New SLA and SLS Materials Added to Fusion 360
In partnership with Autodesk, we are excited to announce that Formlabs Nylon 12 Powder and Tough 2000 Resin have been introduced to the Fusion 360 Material Library! Along with our newest design, visualization, and production tools, we are expanding on a shared mission to make digital fabrication more accessible.
The updated material library is the result of an extensive study by Autodesk to research their customers’ most used materials as well as probing the properties of printed parts. The Autodesk team 3D printed dozens of samples and sent them off to their materials testing lab in Australia, where they measured thermal, mechanical, and physical properties (shown in image below).
Nylon 12 Powder and Tough 2000 Resin are now available in the Design, Simulation, and Generative Design workspaces. You can apply these materials to your design to accurately represent your part’s mechanical properties and appearance.
According to Senior Product Manager at Autodesk Sualp Ozel, 3D printing allows designers to explore more ambitious ideas than ever before, but determining how these unique geometries perform in the field is a new challenge. “Today, designers can create previously unimaginable forms with technologies like generative design, and leverage additive manufacturing to turn those ideas into reality. By combining both technologies, form and function can be considered simultaneously, and manufactured rapidly. With this new addition, Fusion 360 users are now able to design and simulate their ideas before printing with their Formlabs materials and hardware, and be confident that their printed parts will perform in the field right the first time.”
"With this new addition, Fusion 360 users are now able to design and simulate their ideas before printing with their Formlabs materials and hardware, and be confident that their printed parts will perform in the field right the first time."
Senior Product Manager at Autodesk, Sualp Ozel
Many Formlabs customers are already taking advantage of the additive manufacturing tools within Fusion 360. Here you can read how Vertiball, maker of an accessible wall-mountable muscle massager, prototypes parts on the Form 3 using Tough 2000 Resin as a mimic for injection molded plastics. Furthermore, the founders of Michigan-based KUHMUTE use Nylon 12 Powder on the Fuse 1 SLS printer to produce end-use parts for their universal micromobility charging stations.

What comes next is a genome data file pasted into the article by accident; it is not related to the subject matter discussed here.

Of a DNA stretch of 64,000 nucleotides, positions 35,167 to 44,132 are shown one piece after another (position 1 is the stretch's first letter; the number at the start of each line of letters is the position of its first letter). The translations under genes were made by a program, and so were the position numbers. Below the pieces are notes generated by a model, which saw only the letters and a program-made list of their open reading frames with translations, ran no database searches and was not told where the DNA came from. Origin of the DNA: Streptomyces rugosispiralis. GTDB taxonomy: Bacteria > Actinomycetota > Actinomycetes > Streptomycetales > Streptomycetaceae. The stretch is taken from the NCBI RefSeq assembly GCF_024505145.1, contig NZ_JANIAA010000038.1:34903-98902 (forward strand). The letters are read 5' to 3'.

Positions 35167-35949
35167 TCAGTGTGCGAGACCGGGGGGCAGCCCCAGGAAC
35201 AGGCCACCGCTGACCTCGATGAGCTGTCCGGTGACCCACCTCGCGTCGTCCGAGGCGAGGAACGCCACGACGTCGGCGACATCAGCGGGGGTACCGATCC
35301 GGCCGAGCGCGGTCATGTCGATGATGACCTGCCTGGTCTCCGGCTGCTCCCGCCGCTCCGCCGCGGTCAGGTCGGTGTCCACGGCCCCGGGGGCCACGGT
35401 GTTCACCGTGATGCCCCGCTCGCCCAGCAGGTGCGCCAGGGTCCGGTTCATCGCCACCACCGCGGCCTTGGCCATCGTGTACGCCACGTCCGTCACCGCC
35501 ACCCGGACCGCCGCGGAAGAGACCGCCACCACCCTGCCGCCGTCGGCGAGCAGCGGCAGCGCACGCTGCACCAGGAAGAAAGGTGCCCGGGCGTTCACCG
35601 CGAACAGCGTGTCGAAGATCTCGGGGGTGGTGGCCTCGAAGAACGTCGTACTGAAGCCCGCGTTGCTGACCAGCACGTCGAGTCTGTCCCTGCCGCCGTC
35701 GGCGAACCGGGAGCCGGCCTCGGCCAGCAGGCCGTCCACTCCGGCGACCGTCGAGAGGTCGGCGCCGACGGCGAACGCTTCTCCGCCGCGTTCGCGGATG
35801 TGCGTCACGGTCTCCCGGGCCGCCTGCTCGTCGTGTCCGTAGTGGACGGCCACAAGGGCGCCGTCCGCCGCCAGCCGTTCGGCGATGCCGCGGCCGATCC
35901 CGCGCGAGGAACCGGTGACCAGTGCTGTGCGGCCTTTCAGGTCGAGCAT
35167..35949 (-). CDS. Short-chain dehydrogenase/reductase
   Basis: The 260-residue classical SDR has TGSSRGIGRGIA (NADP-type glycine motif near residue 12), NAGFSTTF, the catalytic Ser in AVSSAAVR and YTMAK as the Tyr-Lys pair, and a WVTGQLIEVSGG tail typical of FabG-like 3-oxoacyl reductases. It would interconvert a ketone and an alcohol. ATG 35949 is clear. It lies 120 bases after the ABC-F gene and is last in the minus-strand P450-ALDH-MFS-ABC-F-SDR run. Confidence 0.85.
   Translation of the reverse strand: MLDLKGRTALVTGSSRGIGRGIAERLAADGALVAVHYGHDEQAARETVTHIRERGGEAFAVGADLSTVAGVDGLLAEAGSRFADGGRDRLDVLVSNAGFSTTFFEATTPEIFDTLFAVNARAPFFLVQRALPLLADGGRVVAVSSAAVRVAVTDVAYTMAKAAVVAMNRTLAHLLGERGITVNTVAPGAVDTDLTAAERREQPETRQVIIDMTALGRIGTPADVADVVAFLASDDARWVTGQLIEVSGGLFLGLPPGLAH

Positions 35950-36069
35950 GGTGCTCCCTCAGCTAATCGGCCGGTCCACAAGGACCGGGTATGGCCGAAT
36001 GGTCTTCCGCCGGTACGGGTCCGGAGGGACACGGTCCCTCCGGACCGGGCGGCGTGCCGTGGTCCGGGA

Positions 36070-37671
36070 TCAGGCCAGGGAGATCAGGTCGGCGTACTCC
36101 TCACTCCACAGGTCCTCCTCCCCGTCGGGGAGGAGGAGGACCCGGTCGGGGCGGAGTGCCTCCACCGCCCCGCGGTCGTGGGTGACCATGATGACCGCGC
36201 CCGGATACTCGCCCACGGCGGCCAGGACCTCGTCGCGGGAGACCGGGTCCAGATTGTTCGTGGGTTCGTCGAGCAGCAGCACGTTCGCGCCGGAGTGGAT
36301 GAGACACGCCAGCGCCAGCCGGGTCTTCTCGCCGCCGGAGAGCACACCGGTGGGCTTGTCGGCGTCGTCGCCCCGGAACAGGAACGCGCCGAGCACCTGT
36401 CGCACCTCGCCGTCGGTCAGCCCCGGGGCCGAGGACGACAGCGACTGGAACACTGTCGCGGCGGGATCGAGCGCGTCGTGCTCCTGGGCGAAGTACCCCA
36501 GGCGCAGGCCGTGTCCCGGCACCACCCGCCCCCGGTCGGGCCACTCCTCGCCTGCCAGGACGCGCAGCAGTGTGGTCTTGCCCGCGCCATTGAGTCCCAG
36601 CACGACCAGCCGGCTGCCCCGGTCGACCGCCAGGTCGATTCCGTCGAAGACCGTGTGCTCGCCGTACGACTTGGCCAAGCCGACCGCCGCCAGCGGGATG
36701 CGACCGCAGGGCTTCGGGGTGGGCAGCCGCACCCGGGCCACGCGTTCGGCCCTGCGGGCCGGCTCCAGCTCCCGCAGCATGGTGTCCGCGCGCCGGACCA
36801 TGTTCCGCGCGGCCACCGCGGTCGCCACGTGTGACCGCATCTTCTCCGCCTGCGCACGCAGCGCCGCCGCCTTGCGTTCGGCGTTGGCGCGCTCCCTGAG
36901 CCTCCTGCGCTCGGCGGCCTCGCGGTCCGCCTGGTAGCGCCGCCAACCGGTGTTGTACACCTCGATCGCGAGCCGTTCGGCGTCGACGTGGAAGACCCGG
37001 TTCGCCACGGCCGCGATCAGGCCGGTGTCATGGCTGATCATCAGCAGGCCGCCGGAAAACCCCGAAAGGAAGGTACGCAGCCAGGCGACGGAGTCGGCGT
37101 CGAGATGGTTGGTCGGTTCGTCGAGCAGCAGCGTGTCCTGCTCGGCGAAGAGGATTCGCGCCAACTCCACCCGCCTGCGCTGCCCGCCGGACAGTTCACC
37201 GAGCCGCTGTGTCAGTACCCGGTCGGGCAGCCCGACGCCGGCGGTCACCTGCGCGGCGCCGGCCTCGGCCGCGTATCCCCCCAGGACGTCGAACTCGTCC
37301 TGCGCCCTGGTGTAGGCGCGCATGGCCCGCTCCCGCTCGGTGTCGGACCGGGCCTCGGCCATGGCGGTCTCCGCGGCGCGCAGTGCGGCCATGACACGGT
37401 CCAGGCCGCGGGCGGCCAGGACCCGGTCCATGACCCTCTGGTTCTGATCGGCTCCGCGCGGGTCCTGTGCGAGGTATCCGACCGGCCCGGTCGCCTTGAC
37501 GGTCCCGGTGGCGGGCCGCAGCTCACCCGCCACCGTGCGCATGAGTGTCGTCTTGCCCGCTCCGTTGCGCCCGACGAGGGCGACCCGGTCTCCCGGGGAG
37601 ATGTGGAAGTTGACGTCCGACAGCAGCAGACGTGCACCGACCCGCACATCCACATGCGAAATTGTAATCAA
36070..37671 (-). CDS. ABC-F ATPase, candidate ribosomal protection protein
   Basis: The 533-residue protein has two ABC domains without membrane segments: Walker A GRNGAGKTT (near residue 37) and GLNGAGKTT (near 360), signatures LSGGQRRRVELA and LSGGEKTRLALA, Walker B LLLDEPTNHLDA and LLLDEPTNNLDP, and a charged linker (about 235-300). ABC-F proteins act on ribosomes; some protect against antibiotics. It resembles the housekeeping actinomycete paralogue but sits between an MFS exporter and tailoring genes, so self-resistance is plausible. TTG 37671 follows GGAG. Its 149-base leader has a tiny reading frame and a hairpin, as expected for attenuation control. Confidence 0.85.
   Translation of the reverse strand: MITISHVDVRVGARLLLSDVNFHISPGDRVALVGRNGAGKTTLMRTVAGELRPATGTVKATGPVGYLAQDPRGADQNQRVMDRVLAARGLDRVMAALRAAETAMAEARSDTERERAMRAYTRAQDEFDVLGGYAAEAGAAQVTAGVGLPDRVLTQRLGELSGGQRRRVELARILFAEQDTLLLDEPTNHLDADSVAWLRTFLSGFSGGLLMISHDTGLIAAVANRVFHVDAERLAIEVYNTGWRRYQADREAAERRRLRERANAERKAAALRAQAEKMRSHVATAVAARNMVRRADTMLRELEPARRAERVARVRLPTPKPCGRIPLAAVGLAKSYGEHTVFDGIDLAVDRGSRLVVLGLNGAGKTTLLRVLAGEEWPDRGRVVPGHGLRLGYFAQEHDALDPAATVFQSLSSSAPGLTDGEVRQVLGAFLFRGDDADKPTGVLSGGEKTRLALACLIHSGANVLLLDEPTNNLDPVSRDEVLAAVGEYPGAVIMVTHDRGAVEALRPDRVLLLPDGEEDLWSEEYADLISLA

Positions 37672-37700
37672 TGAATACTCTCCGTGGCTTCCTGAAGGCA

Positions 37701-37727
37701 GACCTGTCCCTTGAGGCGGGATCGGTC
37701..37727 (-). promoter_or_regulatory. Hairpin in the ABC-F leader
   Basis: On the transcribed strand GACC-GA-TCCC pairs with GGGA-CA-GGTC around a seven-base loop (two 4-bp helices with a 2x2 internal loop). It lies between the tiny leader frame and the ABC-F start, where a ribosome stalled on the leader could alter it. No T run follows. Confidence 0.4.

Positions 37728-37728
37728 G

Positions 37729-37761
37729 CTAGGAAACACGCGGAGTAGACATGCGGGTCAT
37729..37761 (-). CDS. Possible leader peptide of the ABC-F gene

Case Study: Wireless Phone Charger for The Digital Factory
At this year’s Digital Factory conference in Boston, attendees assembled their own Qi wireless phone chargers using 3D printed parts and a flexible circuit board. They followed along with interactive instructions at a Vention workstation powered by software from Tulip. The final assembly came together with a satisfying “click” of interlocking SLS nylon components.
Formlabs’ 3D model manager Evan Fisher designed the charger using Fusion 360, and also oversaw the production of over 500 units for our one-day conference. Various features within Fusion 360 aided his process from prototype to final production on the Fuse 1 printer.
The charger is composed of four individual shell components that fit around one flexible PCB assembly. Evan started by importing the geometry of the circuit board to design and visualize the shell around this PCB geometry. In order to connect shell components together without needing external hardware, he designed a robust snap fit mechanism using the Snap Fit Generator in the product design extension of Fusion 360. Ultimately, the team chose Nylon 12 for the final production parts because these delicate features require a balance of compliance and strength.
Evan quickly printed his first iteration in Tough 2000 Resin to get a general sense for the shape of the model and how the internal electronics and 3D printed shell would come together. He then moved on to prototyping in Nylon 12 Powder to lock in the action of the snap fits and check part clearances. In total, his team developed four versions of the charger before landing on a final design.
Finally, the team efficiently nested 27 copies of the charger shell (108 individual parts) into a Fuse 1 build volume. The total batch production required 19 separate print jobs, run over multiple Fuse 1 printers at the Formlabs Massachusetts and Ohio offices. The Autodesk team continues to make improvements to Fuse 1 packing features to aid efficient batch production for these types of projects. We’re excited to see how our customers leverage the newest tools within Fusion 360 to aid every step from prototyping to production.
Formlabs Integration with Fusion 360
Formlabs and Autodesk’s Fusion 360 have partnered to streamline your digital workflow with a new CAD software for 3D printing integration. Visit our integration hub to learn about the newest Fusion 360 features for SLA and SLS, read more user stories, and download our design guide. (Pictured: chess set by Will Qiu)